Fake grass growing on homeowners

Fake grass growing on homeowners

Homeowners who love the look of a lush, green lawn but hate the yard that goes with it are driving a growing movement towards artificial grass.
July 12th, 2012

Vancouver, BC — Darcy Wintonyk and Lynda Steele, CTV British Columbia

Homeowners who love the look of a lush, green lawn but hate the yard that goes with it are driving a growing movement towards artificial grass.

Sylvia Baker and her husband installed an artificial lawn and putting green on the rooftop deck of their East Vancouver penthouse. She said it gets rave reviews from family and friends.

“They love it,” she told CTV’s Steele on Your Side. “First of all it just looks so cozy now with all the greenery. Everyone loves — so comfy.”

Fake turf has come a long way since it was introduced at the Houston Astrodome in the 1960’s.

Today’s artificial grass is like a carpet for your front yard. It’s good for homeowners who have kids, snowbirds who don’t want to pay for maintenance year-round, properties with drainage problems, north-facing lots that don’t get a lot of sunlight — and even condos.

Greg Loewen, who owns Canadian 4 Season Turf, ripped out his front lawn and replaced it all with turf.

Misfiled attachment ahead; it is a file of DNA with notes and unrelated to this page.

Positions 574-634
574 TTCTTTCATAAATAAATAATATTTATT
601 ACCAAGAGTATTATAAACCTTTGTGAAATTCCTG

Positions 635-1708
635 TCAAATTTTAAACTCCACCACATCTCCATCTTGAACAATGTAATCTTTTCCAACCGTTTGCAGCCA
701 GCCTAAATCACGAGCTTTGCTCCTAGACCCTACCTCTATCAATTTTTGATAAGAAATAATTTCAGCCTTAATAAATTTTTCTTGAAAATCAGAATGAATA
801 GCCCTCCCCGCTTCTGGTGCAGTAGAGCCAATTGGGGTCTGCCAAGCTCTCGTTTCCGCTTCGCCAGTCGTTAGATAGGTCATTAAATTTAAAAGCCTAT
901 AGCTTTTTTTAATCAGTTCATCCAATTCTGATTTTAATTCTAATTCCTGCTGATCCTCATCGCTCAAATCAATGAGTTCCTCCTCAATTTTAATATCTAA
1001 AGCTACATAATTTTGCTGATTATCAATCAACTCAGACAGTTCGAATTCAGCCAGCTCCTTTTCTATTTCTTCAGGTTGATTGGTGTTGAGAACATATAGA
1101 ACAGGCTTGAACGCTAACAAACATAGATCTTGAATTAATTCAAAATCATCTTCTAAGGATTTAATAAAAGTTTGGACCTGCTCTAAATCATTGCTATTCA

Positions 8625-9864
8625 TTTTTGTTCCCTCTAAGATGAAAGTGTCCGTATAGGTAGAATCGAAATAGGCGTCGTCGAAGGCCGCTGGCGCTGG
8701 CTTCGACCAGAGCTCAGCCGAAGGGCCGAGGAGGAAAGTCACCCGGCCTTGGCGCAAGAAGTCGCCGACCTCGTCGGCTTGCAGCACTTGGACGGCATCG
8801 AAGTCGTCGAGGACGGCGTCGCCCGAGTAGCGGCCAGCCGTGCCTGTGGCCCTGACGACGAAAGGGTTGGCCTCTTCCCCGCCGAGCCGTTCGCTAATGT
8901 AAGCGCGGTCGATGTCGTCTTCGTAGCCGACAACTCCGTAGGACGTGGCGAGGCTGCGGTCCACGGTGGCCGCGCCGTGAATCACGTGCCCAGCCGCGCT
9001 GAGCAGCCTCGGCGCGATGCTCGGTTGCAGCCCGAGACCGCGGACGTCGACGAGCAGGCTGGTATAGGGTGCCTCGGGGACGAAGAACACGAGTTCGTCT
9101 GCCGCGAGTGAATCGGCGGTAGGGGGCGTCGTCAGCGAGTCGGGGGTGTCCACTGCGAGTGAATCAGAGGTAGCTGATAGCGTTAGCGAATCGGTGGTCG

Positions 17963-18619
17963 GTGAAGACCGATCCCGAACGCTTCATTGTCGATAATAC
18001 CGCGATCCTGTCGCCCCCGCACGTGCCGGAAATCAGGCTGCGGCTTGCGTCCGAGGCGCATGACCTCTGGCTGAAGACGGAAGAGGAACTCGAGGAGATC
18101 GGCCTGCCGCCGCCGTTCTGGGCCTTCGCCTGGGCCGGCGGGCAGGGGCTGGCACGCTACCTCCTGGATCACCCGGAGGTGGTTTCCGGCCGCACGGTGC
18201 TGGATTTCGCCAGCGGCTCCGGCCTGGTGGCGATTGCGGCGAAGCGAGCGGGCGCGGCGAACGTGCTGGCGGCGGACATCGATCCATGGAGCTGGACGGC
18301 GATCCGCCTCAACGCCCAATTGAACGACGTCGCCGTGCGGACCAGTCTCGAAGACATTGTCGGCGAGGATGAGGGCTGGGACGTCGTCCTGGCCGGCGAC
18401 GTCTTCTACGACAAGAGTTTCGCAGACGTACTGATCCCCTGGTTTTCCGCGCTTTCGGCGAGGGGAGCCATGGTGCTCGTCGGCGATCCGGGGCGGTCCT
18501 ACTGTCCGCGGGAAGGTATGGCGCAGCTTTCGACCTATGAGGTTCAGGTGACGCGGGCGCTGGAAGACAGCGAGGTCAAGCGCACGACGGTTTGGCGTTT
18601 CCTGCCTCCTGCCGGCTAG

“You don’t need to use chemicals. You’re not using all the water, so there are lots of environmental reasons to get into it,” he said.

The turf is well suited to pets, eliminating brown spots and holes from a dog who loves to dig. Artificial grass keeps dirt and mud off of pets, getting rid of muddy paws tracked inside the house.

Steele on Your Side visited the installation of a synthetic lawn of an East Vancouver strata complex. The 660-square-foot high-end job is worth about $8,000.

Chris Berry of SYNLawn said the life expectancy of the job is around 20 to 30 years.

“We’re going to get the maximum out of that — 25 to 30 here in the Lower Mainland — because we don’t get the extreme heat or extreme cold.”

Berry says the turf pays for itself in about three years, when you factor in the savings of not maintaining a traditional yard.

While fake grass is just catching on in Canada, it’s big business south of the border.

The Las Vegas strip is lined with artificial turf, and hotel and homeowners there receive hefty government rebates for installing the grass to help conserve water.

Berry is confident it’s only a matter of time before Canadians embrace the concept.

“A lot of people my age are tired of pushing lawn mowers around,” he said.

The artificial turf is also being used in dog runs, playgrounds, on boats, the floor of trade show booths and golf courses are using the product for tee-offs and putting greens. Toronto is even installing artificial turf on its medians.

SYNLawn has also installed artificial turf at Disneyland, the San Diego Zoo and a one-million-square-foot army base in Texas.

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